Organic Health Benefits Part 2: The Nutritional Benefits of Organic Dairy
Do you think eating organic is better for you? Recent studies are backing up what many thought: organic foods do indeed have a healthier nutritional profile than their conventional counterparts. And they’re also lower in pesticide residues. This three-part series shares some of the science behind the nutritional benefits of organic foods. This post, part 2 of 3, covers organic dairy.
Part 2: The Nutritional Benefits of Organic Dairy
- Organic dairy animals must be pasture-grazed throughout the grazing season.
- All of the supplemental feed organic dairy animals are fed must be organic, including no persistent pesticide use.
- Organic dairy animals are raised without antibiotics or endocrine disrupting chemicals such as hormones and steroids.
- Organic dairy products have higher amounts of omega-3 fatty acids than conventional dairy.
Nutritional benefits of organic dairy are clear.
When it comes to organic dairy, there’s a lot of research showing the nutritional benefits. For example, studies show that organic dairy has a healthier omega-6 to omega-3 fatty acid ratio than conventionally produced milk.
The most recent study found that organic milk contained 25% less omega-6 fatty acids and 62% more omega-3 fatty acids than conventional milk. That’s a good thing. You want higher omega-3 and lower omega-6 fatty acids to help maintain cardiovascular health and to support your immune system.
The findings of this study aren’t new, however. As early as 2006 published research supported the healthier omega fatty acid profiles of organic milk. The average western diet has an excess of omega-6 fatty acids, so switching to organic milk may be a good step to getting that ratio more in line.
Another benefit of organic dairy: no antibiotics allowed.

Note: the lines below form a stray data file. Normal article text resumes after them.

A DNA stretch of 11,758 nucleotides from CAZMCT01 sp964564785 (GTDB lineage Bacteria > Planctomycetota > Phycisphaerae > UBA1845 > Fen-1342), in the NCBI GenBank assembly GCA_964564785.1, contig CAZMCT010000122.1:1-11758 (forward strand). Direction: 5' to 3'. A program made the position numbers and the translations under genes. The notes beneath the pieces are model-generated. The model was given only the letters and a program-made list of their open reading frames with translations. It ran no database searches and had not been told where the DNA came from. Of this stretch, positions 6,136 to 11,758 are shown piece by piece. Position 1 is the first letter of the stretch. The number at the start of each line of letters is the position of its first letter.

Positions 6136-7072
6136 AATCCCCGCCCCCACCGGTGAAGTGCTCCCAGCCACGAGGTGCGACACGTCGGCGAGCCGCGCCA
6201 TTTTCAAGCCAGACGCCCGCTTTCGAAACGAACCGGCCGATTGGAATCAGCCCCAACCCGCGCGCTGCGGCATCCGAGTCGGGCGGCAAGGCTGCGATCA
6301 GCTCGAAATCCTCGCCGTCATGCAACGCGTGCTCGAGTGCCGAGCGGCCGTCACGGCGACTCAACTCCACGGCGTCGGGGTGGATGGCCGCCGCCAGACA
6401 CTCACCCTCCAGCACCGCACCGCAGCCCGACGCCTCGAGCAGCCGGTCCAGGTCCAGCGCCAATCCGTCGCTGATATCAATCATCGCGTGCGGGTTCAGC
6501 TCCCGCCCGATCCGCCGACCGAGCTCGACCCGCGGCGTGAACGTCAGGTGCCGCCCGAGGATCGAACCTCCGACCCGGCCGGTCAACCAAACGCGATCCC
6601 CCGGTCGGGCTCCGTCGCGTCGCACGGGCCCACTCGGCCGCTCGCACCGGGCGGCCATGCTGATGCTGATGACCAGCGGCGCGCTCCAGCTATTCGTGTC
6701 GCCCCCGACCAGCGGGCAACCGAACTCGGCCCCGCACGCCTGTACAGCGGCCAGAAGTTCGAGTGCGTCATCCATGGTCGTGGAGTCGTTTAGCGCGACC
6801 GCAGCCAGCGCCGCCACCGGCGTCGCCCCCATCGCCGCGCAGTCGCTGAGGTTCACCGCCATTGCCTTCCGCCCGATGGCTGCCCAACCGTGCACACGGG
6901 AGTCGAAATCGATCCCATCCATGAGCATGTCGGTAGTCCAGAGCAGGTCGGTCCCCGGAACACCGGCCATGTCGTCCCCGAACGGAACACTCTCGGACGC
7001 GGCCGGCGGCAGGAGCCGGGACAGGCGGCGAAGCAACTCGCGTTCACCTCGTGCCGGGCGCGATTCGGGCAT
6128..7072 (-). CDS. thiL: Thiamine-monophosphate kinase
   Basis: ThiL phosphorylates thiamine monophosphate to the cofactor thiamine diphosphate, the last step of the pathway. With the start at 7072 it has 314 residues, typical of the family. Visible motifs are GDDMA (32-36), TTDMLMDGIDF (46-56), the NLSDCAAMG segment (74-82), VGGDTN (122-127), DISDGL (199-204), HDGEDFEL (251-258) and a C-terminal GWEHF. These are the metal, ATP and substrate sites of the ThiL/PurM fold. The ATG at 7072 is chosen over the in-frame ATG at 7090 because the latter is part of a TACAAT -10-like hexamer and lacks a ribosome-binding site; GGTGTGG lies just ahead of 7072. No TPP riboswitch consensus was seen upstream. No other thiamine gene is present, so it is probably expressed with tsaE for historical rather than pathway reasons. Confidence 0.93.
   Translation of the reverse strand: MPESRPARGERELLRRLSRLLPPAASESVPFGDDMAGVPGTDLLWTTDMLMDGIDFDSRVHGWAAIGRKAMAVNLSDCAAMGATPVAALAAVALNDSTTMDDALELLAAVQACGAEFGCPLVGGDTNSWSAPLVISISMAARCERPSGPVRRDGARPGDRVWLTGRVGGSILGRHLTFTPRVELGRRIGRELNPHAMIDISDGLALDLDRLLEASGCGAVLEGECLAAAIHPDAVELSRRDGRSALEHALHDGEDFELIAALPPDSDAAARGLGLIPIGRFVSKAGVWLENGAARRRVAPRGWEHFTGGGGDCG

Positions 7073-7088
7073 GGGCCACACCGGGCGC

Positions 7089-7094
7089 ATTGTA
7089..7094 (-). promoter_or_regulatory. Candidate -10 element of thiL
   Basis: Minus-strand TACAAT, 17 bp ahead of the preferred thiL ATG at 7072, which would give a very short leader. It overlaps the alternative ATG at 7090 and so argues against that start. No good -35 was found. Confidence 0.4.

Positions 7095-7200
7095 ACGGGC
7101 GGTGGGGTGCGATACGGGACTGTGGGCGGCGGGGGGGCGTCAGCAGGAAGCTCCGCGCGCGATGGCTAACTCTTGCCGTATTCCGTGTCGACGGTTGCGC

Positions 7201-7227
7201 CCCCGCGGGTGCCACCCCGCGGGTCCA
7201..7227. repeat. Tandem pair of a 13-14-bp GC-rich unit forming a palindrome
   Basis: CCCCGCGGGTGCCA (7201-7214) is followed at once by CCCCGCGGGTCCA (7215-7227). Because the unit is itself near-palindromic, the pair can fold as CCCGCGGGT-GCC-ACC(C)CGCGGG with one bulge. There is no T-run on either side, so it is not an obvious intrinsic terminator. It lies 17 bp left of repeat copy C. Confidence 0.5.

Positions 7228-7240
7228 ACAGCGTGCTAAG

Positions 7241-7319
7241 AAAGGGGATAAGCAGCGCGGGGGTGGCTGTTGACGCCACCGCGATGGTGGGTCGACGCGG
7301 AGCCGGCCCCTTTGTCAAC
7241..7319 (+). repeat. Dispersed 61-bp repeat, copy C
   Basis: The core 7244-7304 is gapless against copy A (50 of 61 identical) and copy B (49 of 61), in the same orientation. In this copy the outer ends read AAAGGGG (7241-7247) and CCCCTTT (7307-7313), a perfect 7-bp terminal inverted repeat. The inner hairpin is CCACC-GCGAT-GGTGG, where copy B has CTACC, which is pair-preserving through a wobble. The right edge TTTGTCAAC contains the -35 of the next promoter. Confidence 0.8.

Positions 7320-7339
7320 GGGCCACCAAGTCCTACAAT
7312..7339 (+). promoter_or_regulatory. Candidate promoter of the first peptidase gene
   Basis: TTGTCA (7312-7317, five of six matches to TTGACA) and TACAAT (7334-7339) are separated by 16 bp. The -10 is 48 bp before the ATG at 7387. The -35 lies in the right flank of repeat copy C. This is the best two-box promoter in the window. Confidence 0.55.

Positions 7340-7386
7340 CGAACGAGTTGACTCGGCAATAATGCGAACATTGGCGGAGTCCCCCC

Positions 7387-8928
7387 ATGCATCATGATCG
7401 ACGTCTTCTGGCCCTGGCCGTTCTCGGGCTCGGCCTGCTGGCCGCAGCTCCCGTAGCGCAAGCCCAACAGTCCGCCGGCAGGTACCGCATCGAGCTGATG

A 2013 Centers for Disease Control and Prevention (CDC) report shows that in the United States, over 2 million illnesses and 23 thousand deaths are caused by antibiotic-resistant bacteria every year, and the World Health Organization declared antibiotic-resistant bacteria a global epidemic.
In conventional agriculture, antibiotics aren’t just used to treat infections in animals. The majority of antibiotics used in agriculture are given to promote growth because they can increase an animal’s rate of weight gain by 3-5%.
In their report, the CDC state: “the use of antibiotics for promoting growth is not necessary, and the practice should be phased out.” More from the CDC:
According to data published by FDA, there are more kilograms of antibiotics sold in the United States for food-producing animals than for people. This use contributes to the emergence of antibiotic-resistant bacteria in food-producing animals. Resistant bacteria in food-producing animals are of particular concern because these animals serve as carriers.
In June, The American Medical Association (AMA) adopted a resolution calling for the ban of antibiotics used in animal farming for growth promotion. David Wallinga, a physician on the Keep Antibiotics Working steering committee, states, “As much as 70% of the use in agriculture is unnecessary or overuse.”
Several studies have shown that you can reduce your exposure to antibiotic-resistant bacteria through choosing organic. And organic production methods eliminate the farm animals’ exposure to antibiotics as well.
So, now you know: no persistent pesticides or added hormones, a better omega fatty acid profile, and reduced exposure to antibiotic-resistant bacteria. The choice for organic dairy is simple!
Is nutrition one of your reasons for eating organic? What else makes organic important to you?
References and additional info:
- The Organic Center Hot Science
- USDA National Organic Program: Organic Livestock Requirements
- The Organic Center: The Case for Organic Dairy
- PLOS One: Organic Production Enhances Milk Nutritional Quality by Shifting Fatty Acid Composition
- Journal of Dairy Science: Comparing the Fatty Acid Composition of Organic and Conventional Milk
- Centers for Disease Control and Prevention (CDC): Antibiotic Resistant Threats 2013
- World Health Organization on Antimicrobial resistance: global report on surveillance 2014
- Food and Drug Administration (FDA): Antimicrobials Sold or Distributed for Use in Food-Producing Animals
- A Comparison of Antimicrobial Susceptibility Patterns for Staphylococcus aureus in Organic and Conventional Dairy Herds
Originally published on the Whole Story: The official Whole Foods Market blog